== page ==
Sunday, August 10, 2014

Inherited IRAs Are Not Exempt in Bankruptcy

The Supreme Court has unanimously ruled that IRAs inherited by non-spouses do not qualify for a federal bankruptcy exemption; that is, they are not protected from creditors in bankruptcy.  Clark v. Rameker[JS1] , No. 13-299 (June 12, 2014).

Background:  The Clark case centered on the question of whether a husband and wife filing for Chapter 7 bankruptcy could exempt from their bankruptcy estate an IRA account that the wife had inherited from her mother.  At the time the bankruptcy petition was filed, the value of the inherited IRA was approximately $300,000.  In seeking to exempt the inherited IRA funds, the couple relied on Bankruptcy Code §522(b)(3)(C) (11 USC 522(b)(3)(C)), which permits a debtor to exempt amounts that are both (a) “retirement funds,” and (2) exempt from income tax under one of several enumerated Internal Revenue Code provisions, including Code Sec. 408, which provides a tax exemption for IRAs.  
            The bankruptcy trustee and the unsecured creditors of the taxpayers objected to the claimed exemption on the ground that the funds in the inherited IRA were not “retirement funds” within the meaning of the Bankruptcy Code.  The bankruptcy court agreed and disallowed the exemption.  The District Court then reversed, explaining that the Bankruptcy Code exemption covers any account containing funds that were originally accumulated for retirement purposes.  Upon further appeal, the Seventh Circuit reversed the District Court’s ruling concluding that the inherited IRA funds could not be exempt because “inherited IRAs represent an opportunity for current consumption, not a fund of retirement savings.”
            The Seventh Circuit’s conclusion was directly opposite that reached by the Fifth Circuit when faced with the same question just one year earlier (In re Chilton). To resolve the conflict between these two Circuit Court rulings, the Supreme Court agreed to hear the case.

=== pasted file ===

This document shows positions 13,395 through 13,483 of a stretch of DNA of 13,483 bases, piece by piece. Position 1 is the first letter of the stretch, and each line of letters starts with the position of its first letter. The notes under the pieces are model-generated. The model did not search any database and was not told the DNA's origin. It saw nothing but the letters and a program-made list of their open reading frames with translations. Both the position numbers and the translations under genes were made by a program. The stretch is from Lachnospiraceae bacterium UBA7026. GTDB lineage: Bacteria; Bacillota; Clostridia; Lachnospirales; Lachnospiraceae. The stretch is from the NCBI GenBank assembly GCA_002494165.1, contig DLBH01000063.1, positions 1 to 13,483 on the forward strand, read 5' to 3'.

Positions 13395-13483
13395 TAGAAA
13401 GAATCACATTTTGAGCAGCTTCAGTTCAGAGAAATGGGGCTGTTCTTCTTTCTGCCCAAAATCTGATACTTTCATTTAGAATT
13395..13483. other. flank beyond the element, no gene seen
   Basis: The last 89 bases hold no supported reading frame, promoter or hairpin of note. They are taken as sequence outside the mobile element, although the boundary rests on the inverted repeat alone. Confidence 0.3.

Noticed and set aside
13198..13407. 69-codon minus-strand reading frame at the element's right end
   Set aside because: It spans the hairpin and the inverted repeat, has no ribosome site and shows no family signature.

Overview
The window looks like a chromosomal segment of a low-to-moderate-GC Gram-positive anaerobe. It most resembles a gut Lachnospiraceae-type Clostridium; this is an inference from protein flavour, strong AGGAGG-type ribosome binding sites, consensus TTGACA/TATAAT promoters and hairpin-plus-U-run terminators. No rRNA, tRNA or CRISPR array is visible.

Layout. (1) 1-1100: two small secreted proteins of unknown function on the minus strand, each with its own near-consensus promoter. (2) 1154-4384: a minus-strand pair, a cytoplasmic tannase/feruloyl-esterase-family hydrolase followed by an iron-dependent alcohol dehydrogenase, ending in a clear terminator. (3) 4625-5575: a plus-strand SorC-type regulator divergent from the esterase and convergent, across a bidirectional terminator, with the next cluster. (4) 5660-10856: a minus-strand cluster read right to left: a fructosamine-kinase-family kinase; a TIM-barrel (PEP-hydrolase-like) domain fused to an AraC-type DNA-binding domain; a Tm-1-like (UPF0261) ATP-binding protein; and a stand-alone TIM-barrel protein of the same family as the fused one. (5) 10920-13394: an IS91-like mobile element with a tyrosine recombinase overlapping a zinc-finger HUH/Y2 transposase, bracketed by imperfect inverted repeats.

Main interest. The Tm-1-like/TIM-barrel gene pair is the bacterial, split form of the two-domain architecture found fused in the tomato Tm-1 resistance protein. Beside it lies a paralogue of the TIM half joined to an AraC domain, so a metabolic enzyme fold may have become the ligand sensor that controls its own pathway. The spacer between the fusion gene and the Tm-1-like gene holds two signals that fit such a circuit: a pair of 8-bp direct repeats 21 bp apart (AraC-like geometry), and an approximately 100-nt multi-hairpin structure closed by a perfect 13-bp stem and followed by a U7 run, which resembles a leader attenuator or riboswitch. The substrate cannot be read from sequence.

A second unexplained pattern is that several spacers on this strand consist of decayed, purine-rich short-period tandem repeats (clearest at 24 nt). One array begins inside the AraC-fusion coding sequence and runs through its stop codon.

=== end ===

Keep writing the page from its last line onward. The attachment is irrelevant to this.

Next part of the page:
Supreme Court:  Embarking on its decision, the Supreme Court noted that the Bankruptcy Code does not define the term “retirement funds.”  The Court therefore applied what it identified as the ordinary meaning of the term; that is “sums of money set aside for the day an individual stops working.”   In determining whether the inherited IRAs qualified as “retirement funds” for the purposes of the bankruptcy exemption the Court examined “the legal characteristics of the account in which the funds are held, asking whether, as an objective matter, the account is one set aside for the day when an individual stops working.”
The Court identified the following three legal characteristics of inherited IRAs in support of its conclusion that funds in inherited IRAs “are not objectively set aside for the purpose of retirement.”
  1. Unlike traditional and Roth IRAs where there are tax incentives for the account holders to make regular contributions, the Internal Revenue Code (§219(d)(4)), prohibits the holder of an inherited IRAs from investing additional funds in the account. 
  2. Holders of inherited IRAs are required to withdraw money from such accounts and deplete the accounts over time no matter how many years away they may be from retirement or whether any funds will be left at the time of retirement.